How do I get an Open File dialog for Access 2010 64bit? Normally I would use the common dialog control but that is 32bit and cannot be used with Access 2010 64 bit.
I've never used a control for the open File dialog as it's just a wrapper for the API call anyhow. Call the standard Windows File Open/Save dialog box In addition there can be distribution and versioning problems with controls so I do my best to avoid them.
You can use the built in file dialog. It been there since access 2003.
You can late bind if you wish:
above needs: Microsoft Office 14.0 Object library
If you remove the reference to the 14.0 object library, then the following code will work without any references:
So, above works in runtime or regular edition from 2003 onwards, and also works for either 32 or 64 bit editions of access 2010.
First of all, the "CommonDialog Class" doesn't even appear to work on a 32-bit version of Office. It gives the same OleDb error. As one of the commenters points out, this isn't the control you should be using. And while there might be another ActiveX control you could use, there's really no guarantee that it will be available on every machine that you want to deploy your database on. My dev box has Visual Studio 6, VS 2008, and VS 2010 on it, in addition to Office and other programs, all of which provide ActiveX DLLs that a typical user could not be expected to have. Additionally, many of these libraries are not redistributable, or pose unique installation hurdles that may simply not be worth the trouble.
By far, the simplest, most universal solution is to call the Open dialog from the Windows API. It's located in comdlg32.dll, which is available on every version of Windows you could possibly be targeting, and doesn't impose any dependencies on comdlg32.ocx. It also provides better performance than using an ActiveX control because it doesn't require an additional module to be loaded into memory.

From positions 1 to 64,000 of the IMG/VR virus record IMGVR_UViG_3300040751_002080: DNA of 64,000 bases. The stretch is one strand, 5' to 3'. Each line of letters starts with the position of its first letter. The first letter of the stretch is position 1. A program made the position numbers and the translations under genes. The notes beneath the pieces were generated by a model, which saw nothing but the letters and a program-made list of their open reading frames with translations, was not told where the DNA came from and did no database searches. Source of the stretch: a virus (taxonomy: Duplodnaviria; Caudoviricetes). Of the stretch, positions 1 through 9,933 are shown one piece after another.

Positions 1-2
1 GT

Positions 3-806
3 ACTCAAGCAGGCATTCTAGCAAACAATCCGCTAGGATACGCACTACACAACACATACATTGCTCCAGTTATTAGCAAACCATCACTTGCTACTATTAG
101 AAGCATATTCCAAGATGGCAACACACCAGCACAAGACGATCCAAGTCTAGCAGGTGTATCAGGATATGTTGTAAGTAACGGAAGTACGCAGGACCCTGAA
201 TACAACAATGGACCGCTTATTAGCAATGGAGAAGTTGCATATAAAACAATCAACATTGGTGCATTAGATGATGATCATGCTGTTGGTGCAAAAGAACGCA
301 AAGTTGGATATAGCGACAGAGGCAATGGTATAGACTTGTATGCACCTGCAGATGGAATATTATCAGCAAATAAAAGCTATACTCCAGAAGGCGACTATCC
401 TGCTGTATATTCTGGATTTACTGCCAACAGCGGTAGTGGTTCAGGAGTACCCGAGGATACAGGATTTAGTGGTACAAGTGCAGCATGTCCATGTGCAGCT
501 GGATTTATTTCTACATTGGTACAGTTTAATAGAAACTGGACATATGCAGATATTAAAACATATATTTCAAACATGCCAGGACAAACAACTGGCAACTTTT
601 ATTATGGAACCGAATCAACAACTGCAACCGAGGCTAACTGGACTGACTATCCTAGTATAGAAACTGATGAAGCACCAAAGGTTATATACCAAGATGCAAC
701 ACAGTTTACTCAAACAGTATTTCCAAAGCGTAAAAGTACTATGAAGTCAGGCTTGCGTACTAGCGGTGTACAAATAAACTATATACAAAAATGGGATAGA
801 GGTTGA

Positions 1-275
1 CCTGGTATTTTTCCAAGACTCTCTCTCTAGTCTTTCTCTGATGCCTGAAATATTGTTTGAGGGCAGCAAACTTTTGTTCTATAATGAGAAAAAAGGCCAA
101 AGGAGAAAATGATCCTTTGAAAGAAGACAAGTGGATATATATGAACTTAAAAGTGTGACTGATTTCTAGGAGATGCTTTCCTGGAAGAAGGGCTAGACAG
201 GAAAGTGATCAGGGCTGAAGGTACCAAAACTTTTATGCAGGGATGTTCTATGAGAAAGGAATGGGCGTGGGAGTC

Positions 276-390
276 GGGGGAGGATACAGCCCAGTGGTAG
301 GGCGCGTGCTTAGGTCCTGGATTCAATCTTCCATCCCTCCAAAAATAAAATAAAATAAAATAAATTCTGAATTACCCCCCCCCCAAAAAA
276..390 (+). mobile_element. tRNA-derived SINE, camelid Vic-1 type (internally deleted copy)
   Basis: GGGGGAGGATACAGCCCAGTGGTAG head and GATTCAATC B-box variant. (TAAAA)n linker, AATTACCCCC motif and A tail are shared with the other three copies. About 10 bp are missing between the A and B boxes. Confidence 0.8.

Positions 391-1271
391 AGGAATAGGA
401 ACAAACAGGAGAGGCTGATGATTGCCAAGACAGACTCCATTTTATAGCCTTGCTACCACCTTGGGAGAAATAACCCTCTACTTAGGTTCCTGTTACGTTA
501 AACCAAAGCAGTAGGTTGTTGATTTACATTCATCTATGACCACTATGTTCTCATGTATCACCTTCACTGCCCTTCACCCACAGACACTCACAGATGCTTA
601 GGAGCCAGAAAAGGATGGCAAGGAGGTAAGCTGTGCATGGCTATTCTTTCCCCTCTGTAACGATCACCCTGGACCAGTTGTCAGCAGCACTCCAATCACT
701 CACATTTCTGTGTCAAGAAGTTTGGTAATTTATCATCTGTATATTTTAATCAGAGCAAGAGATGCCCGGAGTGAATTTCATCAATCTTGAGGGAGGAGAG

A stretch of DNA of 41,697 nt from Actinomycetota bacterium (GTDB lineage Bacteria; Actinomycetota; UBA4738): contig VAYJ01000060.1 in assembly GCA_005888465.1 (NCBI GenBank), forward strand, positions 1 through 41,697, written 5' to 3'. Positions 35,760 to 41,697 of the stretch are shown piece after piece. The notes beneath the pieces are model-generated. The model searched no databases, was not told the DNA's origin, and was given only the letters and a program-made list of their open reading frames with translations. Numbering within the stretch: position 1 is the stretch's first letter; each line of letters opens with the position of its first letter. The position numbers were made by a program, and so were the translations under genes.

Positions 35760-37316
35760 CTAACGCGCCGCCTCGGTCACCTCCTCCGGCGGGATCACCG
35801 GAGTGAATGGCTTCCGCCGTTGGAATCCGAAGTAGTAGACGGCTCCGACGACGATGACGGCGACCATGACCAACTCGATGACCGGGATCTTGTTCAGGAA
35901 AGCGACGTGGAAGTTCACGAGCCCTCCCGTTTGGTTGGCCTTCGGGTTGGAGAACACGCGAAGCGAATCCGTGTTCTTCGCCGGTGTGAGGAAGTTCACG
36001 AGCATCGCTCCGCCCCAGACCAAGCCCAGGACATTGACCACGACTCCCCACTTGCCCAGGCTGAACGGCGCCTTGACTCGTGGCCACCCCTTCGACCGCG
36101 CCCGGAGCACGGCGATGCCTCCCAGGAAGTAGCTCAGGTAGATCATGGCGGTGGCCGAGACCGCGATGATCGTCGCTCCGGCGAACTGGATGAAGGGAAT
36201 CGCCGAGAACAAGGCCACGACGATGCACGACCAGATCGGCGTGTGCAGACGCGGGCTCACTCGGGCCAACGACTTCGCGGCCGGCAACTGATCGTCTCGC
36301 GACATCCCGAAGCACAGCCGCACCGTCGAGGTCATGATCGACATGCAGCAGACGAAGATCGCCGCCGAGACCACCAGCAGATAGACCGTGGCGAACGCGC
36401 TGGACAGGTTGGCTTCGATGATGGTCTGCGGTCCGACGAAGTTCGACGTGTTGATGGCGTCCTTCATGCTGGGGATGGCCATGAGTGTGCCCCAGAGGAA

The code that is required isn't very complicated either. You need to provide a declaration for the function
There are also a couple of constants you can pass as flags to customize the dialog's behavior. For completeness, here's the full list:
And for convenience, I've wrapped this whole mess inside of a helper function that you can call from within VBA. It accepts as parameters the properties you will most commonly need to set for the open file dialog, handles calling the Windows API itself, and then returns either the full path to the file selected by the user, or an empty string (
Wow that ended up being long. There are a lot of declarations you'll need to copy and paste into a module, but the interface you actually have to deal with is surprisingly simple. Here's a sample of how you might actually use this in your code to show the open file dialog and get the path to a file:
The longest part of writing and testing this solution was actually trying to find how to open the VBA editor and write a macro in Access. The Ribbon might be a great invention for people who use the menu primary for "Paste" and "Save", but what a pain. I spend all day using software, and I still can't find stuff. [/rant]
This guy has a tool that generates code that is 64 bit compatible for opening a file. It is freeware.
This was the only thing that worked.
I was working with this problem for a long while...
Everything you have said above works but there is one last piece to add ... under the WITH OFN declaration you need to change
And then everything works.
I missed the 64-bit Access detail. It's very unlikely that you should be running it, but if you are, here is an article for your consideration that explains how you have to alter your API call to work -- you have to use the new long pointer data type:
If you alter the API code accordingly, it should work fine on 64-bit Access.
But you should really ask why you're using 64-bit Access. It's really not at all recommended by MS that anyone use 64-bit Office unless they have specific reasons why they need it (such as needing to use the extra memory it provides, particularly for things like complex Excel spreadsheet models). Access is definitely not one of the apps that benefits much from the conversion to 64-bit.
Detailed discussion of the subject:
In short, most people shouldn't be running 64-bit Office, precisely for the reason you encountered -- it causes legacy code with outside dependencies on 32-bit components and APIs to fail.